Arrest number two came later on in the day: washing done, poles in place and fully loaded, and the drying gauntlet (farmer/rain/wind) being run in the early spring breeze. Tim settles down to flick listlessly through a magazine. As he’s reading, he hears the hangers and frames clattering away on the balcony, and thinks perhaps he’s underestimated the strength of the said breeze. A quick check tells him that he has indeed inadvertently skimped on the clips. His laundry is strewn about the frames and the balcony, and one or two items he can see have gone further afield; a shirt and his running gear on the lawn below, and his red and white heart boxers high in the cherry tree opposite, and his socks, where are his socks?

After securely over-clipping the remainder of his laundry, he tears downstairs to round up the runaways; work shirt, sports shirt, and with the help of a bamboo stick, his boxers. But there’s still no sign of the socks. He casts his eyes frantically along the balconies of the ground floor apartments, and eventually spots them dangling among someone else’s washing. It’s as he’s leaning in and retrieving them that he spots the old lady in the adjacent flat eyeing him suspiciously with the phone pressed against her ear. She catches his eye, spits some words in his direction and retreats into her living room. He’s just about managed to free his tangled socks and pull them out onto the lawn when the police arrive. As luck would have it, it’s the same two as before, along with a female colleague. The two of them size up the situation pretty quickly, and set about placating the old dear, and the other neighbours who have been roused from their mid-afternoon torpor just in time to jump to conclusions too. In the meantime WPC Suzuki makes a show of seriously questioning The Player, who just stands shrug-like with only his own clothes in his clutches. She looks at his laundry, sees the heart shorts and then shyly meets his eyes. The two of them exchange a little smile and she leads him to one side in order both to remove him from the situation and give him a card with her phone number on it.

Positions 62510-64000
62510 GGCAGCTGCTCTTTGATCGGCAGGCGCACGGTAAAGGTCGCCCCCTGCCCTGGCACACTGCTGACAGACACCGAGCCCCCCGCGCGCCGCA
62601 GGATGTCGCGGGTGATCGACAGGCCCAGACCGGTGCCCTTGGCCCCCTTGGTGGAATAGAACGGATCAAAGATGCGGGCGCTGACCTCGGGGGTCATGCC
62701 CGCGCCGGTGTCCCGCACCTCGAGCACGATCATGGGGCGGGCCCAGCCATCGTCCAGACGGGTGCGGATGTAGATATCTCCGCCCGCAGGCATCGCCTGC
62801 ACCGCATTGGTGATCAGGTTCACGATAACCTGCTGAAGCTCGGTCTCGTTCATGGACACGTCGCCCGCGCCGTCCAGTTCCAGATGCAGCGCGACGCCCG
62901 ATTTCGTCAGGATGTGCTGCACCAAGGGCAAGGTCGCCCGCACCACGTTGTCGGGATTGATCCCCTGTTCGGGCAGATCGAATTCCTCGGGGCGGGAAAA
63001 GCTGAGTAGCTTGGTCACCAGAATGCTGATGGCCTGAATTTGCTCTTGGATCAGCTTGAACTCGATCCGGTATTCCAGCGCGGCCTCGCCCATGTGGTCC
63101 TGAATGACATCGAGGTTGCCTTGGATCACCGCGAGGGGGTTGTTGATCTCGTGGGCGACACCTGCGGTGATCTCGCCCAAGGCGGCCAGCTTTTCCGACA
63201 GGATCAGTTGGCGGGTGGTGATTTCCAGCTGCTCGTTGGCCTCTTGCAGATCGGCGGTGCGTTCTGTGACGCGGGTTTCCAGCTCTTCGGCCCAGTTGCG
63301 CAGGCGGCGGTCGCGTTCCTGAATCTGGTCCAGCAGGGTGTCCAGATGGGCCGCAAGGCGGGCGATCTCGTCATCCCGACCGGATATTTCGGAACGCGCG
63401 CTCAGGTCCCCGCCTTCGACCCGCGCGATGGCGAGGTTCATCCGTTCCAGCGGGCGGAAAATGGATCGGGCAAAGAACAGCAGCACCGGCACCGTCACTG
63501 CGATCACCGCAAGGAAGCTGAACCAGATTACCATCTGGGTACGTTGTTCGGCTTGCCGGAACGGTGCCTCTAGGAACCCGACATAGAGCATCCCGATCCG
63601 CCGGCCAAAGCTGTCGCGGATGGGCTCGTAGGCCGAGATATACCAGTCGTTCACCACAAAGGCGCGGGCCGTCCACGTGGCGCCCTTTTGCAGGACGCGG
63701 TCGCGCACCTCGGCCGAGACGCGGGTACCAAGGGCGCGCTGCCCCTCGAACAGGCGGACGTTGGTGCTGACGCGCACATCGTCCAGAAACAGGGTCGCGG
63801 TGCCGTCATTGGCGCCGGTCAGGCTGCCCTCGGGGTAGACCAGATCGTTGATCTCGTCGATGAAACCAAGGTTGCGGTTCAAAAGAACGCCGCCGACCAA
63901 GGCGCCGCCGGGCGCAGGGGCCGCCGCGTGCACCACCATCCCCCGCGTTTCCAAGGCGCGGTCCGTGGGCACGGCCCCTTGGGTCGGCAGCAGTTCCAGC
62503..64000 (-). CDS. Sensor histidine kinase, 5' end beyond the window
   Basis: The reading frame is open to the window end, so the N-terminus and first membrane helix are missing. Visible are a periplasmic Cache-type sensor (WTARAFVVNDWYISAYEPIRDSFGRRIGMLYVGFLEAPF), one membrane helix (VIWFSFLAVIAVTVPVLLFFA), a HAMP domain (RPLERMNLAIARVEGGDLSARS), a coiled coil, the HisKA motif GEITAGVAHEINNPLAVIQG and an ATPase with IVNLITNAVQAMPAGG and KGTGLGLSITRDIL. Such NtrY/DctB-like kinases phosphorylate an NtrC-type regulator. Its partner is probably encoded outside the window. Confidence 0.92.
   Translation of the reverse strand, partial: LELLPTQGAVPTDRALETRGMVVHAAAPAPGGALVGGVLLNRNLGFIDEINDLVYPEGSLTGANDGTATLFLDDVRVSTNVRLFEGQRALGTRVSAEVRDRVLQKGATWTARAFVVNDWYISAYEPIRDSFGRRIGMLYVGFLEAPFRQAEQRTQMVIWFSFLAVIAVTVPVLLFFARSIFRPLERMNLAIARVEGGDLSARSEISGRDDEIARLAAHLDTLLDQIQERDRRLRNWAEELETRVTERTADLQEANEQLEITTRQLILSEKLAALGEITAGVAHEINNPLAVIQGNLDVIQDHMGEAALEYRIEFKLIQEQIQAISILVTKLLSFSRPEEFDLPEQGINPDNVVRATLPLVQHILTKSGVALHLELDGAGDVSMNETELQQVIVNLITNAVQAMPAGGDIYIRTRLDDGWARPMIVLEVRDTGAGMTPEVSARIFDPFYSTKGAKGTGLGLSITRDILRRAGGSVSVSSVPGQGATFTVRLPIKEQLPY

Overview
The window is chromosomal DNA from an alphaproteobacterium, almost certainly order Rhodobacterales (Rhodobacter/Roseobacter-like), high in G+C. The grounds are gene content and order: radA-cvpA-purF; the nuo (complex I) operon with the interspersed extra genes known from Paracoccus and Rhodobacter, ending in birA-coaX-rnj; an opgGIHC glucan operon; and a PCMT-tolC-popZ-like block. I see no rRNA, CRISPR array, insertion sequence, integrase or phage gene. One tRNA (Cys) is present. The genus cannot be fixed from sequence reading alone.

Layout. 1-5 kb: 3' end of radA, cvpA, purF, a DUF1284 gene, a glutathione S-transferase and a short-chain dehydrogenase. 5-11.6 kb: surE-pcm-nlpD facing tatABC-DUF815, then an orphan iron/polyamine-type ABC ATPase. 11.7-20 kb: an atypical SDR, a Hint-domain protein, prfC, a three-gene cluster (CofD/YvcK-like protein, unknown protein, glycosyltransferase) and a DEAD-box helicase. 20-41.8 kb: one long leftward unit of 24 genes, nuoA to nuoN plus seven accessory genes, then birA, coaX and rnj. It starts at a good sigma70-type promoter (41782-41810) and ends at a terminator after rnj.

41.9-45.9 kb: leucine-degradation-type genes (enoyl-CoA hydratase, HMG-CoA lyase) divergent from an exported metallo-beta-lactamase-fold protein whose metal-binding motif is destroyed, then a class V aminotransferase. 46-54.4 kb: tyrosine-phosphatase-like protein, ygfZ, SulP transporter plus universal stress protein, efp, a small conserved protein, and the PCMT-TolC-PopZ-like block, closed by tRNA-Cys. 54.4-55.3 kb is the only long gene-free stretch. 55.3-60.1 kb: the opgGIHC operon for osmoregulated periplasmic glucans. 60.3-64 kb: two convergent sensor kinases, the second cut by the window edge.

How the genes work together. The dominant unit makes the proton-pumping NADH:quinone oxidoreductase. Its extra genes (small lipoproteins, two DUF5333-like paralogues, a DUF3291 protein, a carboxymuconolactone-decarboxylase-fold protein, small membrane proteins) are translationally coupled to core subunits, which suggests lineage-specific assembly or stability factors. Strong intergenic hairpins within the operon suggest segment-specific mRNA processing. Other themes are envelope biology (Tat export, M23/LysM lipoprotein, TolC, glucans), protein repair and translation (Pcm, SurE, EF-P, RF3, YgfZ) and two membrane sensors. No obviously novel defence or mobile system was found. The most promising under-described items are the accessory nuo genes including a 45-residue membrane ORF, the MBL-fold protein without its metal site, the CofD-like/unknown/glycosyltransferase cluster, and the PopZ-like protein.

That’s the way it goes with The Player. And that’s definitely the way it goes with laundry: experience gives us what we need, and slowly we become adept, skilled even, until the whole process becomes as smooth as one of The Player’s chat-up lines. Well, smoother than one of yours, anyway.